SINGAPORE - Despite the best efforts to guard against terrorist threats, it is not possible to ensure an attack will never happen in Singapore, said Deputy Prime Minister and Home Affairs Minister Teo Chee Hean on Friday.
So Singaporeans will have to band together and not allow such an incident to tear them apart, he added.
Speaking during the Committee of Supply debate on his Home Affairs Ministry's budget, Mr Teo said he agreed with concerns raised by Mr Hri Kumar Nair (Bishan-Toa Payoh GRC) and Mr Arthur Fong (West Coast GRC), who spoke on Thursday on the need to ensure Singaporeans are prepared for such a situation.
The Members of Parliament also said Singapore needs to maintain social cohesion and harmony in the wake of an attack.
Mr Teo said that the people who commit such attacks are looking to divide society, and strike fear among them, and Singaporeans by and large reject the views held by these extremists.
"If an incident were to occur, we must stand united as a community and condemn the violent acts of these particular individuals," he said.
"Such extreme views do not reflect the beliefs of the wider community, and indeed are rejected by them. As Singaporeans, we must continue to build on what we have in common, rather than accentuate our differences. We must carry on with our daily lives, reach out to each other, and not allow fear to paralyse our society."
Each and every Singaporean has an important part to play in ensuring this, said Mr Teo.
He also urged Singaporeans to alert the authorities if their friends or family members show signs of possibly having been radicalised.
He said: "Acting pre-emptively could help stop them from harming themselves and protect others from harm. Through such alerts, we have been able to refer young people who were becoming radicalised for religious counselling."
This comes as the war in Iraq and Syria continue to draw flocks of foreign fighters. Already, 20,000 of them have joined the battled - in higher numbers and from more countries than the people who joined the Afghanistan conflict in the 1980s. This includes about 350 from South-east Asia.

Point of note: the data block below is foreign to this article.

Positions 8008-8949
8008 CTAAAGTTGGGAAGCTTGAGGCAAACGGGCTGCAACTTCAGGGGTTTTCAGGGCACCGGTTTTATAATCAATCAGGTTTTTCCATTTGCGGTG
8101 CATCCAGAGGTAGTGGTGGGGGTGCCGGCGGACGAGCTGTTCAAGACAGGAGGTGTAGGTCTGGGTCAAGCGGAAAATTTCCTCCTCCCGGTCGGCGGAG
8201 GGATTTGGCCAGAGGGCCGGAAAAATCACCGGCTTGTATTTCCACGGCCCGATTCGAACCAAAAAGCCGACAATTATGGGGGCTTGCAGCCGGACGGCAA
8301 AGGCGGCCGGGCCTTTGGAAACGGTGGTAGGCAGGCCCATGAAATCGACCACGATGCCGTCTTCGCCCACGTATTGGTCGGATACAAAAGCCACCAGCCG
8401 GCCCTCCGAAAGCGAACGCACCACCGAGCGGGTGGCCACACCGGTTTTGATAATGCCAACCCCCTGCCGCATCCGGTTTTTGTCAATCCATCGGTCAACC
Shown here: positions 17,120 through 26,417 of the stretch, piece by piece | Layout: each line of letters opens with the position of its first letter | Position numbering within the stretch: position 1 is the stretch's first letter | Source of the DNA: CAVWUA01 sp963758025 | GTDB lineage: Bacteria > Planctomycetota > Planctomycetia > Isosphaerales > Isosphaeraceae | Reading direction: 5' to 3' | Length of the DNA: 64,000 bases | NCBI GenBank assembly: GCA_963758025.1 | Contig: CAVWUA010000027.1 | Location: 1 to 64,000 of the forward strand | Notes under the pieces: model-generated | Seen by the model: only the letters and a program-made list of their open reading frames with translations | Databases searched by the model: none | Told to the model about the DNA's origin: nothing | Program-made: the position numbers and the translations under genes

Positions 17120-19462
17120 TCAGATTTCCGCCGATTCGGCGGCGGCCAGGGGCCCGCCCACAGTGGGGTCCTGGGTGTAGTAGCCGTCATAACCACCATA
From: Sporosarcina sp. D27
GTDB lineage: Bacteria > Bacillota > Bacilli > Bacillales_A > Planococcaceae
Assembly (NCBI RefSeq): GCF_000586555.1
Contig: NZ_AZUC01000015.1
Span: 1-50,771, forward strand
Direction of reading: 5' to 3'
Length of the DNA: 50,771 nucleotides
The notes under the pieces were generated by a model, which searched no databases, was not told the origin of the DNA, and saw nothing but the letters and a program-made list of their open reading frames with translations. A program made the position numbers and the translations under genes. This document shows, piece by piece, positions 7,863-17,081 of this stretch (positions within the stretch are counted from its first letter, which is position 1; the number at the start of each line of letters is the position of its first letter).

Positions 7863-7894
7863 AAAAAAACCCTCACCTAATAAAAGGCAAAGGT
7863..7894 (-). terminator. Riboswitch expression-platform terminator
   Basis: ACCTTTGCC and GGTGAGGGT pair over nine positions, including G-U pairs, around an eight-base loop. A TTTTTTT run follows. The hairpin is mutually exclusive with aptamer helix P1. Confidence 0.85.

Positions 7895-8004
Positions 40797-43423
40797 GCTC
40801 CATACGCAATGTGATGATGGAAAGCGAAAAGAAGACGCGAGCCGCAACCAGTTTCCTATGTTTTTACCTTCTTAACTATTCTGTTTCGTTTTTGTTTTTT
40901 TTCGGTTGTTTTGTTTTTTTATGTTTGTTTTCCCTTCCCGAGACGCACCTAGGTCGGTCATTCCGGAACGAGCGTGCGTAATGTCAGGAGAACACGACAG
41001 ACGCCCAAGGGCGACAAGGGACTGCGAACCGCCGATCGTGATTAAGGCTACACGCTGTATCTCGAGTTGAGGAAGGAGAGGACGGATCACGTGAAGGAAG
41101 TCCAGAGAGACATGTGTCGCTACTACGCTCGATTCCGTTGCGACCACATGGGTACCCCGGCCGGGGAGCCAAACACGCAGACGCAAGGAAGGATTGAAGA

Upon their return, these fighters may be more prone to violence, said Mr Teo. And self-radicalised individuals influenced by the Islamic State in Iraq and Syria (ISIS) could also carry out attacks at home, he added.
He pointed out that the Sydney siege last year, the Paris massacre this January, and the Copenhagen shooting just this February took place even when these countries were already on high alert.
To guard against such attacks, he said, the Home Team will ramp up border security, hardening infrastructure, and ensure they can respond swiftly to any threats that come to light, he said.
It will also continue to conduct exercises to hone its response, improve intelligence capabilities and work with international partners.
Mr Teo said Singapore takes decisive action early to place anyone who poses a threat to the country's security under detention or restriction orders.
Since 2002, 66 people have been detained under the Internal Security Act, of which 57 have been released.
Only nine remain in detention, and 21 persons are on restriction orders - including some who intended to take part in conflicts overseas, he said giving an official update of these figures.
"It is heartening that Singaporeans from all communities understand the fragility of our peace and harmony, and support the work of our security agencies," he said.